Bones are complex and important parts of us—carrying us around and protecting our vital organs as well providing a store of calcium. The premenopausal years are a time of gain to peak bone in the spine and to preserve maximum bone through until normal bone loss begins in perimenopause and menopause. Building and maintaining our bones is not just about getting enough calcium—it is a "whole meal deal." Following these ABC's will help you prevent later fractures and osteoporosis.
"A" is for "Active"
Bones become stronger because of forceson them from gravity and from muscles. Being active doesn't mean you have to be an athlete. It means regularly choosing to climb the stairs and to walk; it also means doing active things for fun, like skating or tennis or hiking. Aim for at least a half an hour of physical activity every day.
"B" is for "Brawny"
Brawny doesn't mean muscle-bound or showing six-pack abs. It means being strong and of normal weight (body mass index [BMI] of 18.5-24.9). Muscle work builds stronger bones. If you are trying and can't build muscle it is usually because you are not eating enough—our body burns muscle when it needs calories. With dieting or weight loss we lose both muscle and bone. Our goal is to neither to lose/need to lose or need to gain but rather to maintain a healthy, strong weight.
Calcium is an essential nutrient for bones—you need 1,000 mg a day. One dairy or fortified serving, ¾ cup yogurt or a 1X1 inch hunk of cheese has 300 mg of calcium. Ideally take one dairy food with each meal—if you can't, then take calcium pills. We can absorb only 3-500 mg at a time therefore we need calcium throughout the day. Overnight, without food calcium being absorbed, blood levels decrease so the body must take bone calcium. Thus the most effective time for calcium supplements is at bedtime. Extra calcium (up to 2,500 mg/d is safe) may help prevent bone loss if you are temporarily very stressed, your cycles are absent or irregular, you are losing weight, sick or can't exercise.
Vitamin D, that is really a hormone made in our skin by sunshine, is present in only a few foods. Vitamin D helps our body absorb and use calcium. You need 600 international units (IU) every day; therefore those not regularly eating cod livers (!) will need to take a Vitamin D supplement. A usual multiple vitamin includes 400 IU of Vitamin D—that is insufficient, especially in winter. If you do not take a daily vitamin, take a 1,000 IU Vitamin D pill instead. Vitamin D is safe up to 4,000 IU a day. Those at risk for bone loss such as with absent, irregular or non-ovulatory menstrual cycles would be wise to take 2000 IU a day. It can be taken all at once since it is stored in fat.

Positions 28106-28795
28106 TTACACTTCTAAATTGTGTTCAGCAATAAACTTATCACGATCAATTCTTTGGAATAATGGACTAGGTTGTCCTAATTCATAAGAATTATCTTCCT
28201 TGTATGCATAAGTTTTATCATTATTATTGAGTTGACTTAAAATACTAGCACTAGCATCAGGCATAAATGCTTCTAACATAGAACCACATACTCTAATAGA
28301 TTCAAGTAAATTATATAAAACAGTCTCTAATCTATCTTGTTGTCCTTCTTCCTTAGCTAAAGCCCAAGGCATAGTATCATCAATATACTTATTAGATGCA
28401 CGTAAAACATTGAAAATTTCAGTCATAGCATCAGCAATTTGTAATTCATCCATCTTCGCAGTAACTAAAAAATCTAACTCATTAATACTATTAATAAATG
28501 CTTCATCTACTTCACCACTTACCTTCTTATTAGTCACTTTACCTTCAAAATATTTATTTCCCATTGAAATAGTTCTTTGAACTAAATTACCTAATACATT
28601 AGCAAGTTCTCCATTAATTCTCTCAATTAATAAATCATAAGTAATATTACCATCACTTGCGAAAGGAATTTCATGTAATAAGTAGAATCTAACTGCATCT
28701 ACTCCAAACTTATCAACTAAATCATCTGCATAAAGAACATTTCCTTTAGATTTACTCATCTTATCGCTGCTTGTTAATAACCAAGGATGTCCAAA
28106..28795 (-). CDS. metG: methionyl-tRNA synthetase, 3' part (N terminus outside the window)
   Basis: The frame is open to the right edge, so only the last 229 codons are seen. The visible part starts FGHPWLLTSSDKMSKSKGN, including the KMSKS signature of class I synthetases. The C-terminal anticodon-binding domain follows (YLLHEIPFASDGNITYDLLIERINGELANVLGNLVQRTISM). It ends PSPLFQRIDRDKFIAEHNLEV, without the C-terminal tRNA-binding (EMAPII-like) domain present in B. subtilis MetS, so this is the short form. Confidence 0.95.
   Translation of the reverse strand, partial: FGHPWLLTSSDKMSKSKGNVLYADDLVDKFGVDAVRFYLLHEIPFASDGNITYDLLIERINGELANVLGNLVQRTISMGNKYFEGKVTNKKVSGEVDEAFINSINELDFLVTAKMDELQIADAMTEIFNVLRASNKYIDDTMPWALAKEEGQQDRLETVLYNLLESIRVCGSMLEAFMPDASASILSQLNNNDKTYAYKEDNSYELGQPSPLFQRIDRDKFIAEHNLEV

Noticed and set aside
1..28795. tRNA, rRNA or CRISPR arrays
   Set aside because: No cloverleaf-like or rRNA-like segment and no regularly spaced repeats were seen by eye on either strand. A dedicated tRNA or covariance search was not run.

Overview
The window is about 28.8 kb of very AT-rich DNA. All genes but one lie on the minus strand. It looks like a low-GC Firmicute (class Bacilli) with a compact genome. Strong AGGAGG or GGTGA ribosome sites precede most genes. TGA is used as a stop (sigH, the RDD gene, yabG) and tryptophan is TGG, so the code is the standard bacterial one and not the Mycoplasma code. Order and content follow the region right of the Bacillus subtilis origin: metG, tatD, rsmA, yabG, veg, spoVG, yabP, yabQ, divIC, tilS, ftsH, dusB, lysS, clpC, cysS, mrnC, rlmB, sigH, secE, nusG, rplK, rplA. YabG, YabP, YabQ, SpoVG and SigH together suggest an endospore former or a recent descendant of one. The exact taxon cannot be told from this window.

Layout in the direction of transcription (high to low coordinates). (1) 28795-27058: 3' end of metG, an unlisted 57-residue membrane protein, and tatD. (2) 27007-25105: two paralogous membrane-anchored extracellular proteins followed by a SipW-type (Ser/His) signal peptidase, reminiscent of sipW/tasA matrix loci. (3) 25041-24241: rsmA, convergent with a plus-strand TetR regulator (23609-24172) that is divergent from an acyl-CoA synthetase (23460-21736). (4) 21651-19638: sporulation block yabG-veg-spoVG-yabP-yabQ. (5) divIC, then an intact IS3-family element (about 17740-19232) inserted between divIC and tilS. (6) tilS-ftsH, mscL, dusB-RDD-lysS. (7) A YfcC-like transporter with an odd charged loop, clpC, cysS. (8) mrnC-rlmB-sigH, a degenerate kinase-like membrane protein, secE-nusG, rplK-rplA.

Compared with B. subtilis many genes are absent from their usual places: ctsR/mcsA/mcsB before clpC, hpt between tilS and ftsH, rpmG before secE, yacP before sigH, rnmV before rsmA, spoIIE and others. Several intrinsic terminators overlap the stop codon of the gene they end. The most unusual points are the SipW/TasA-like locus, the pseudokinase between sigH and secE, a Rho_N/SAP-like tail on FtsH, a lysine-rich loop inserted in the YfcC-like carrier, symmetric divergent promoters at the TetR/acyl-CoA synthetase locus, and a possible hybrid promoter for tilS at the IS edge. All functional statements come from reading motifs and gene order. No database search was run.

"E" is for "Easy-Going"
A quiet, confident approach to life helps bones! Amazing isn't it? We now know that stress or depression (with higher levels of cortisol) and anxiety (with higher levels of norepinephrine) cause bone loss and eventual fracture. To be happy, we need three A's: to feel accepted a sense of achievement and that we are loved (affection). Everyone has some stressors, feels alone and sad but putting things into perspective and using relaxation/ yoga/activity will help achieve emotional balance.
"F" is for "Bone Formation"
Regular, normal length (21-35 d) menstrual cycles mean we are making enough estrogen. But we also need to ovulate and make progesterone to build new bone, to prevent bone loss and to be able to become pregnant. Women with normal cycles who don't make proges-terone are losing almost 1% of spine bone each year. Ovulation disturbances usually relate to stress, abuse, weight loss or even worrying about becoming fat. You can take progesterone in its natural form cyclically (/resources/cyclic-progesterone-therapy) to build bone.
"G" and "H" are for "Good Habits"
Good habits start with eating regularly (healthy foods) and getting 7-9 hours of restful sleep most nights. It means avoiding cigarettes (that increase bone loss and prevent rebuilding bone) and binge drinking or averaging more than one alcohol drink a day. Also avoid colas (high phosphates that cause urine calcium loss) and stick to less than three caffeine-rich servings a day.
In summary, preventing broken bones in menopause or when you are old begins now with rather simple and healthy things you can do for yourself. It's up to you!
Jerilynn C. Prior MD, FRCPC 2014/1 (adapted from her Health Writes BC publication from 1995)
Revised September 2017 JC Prior
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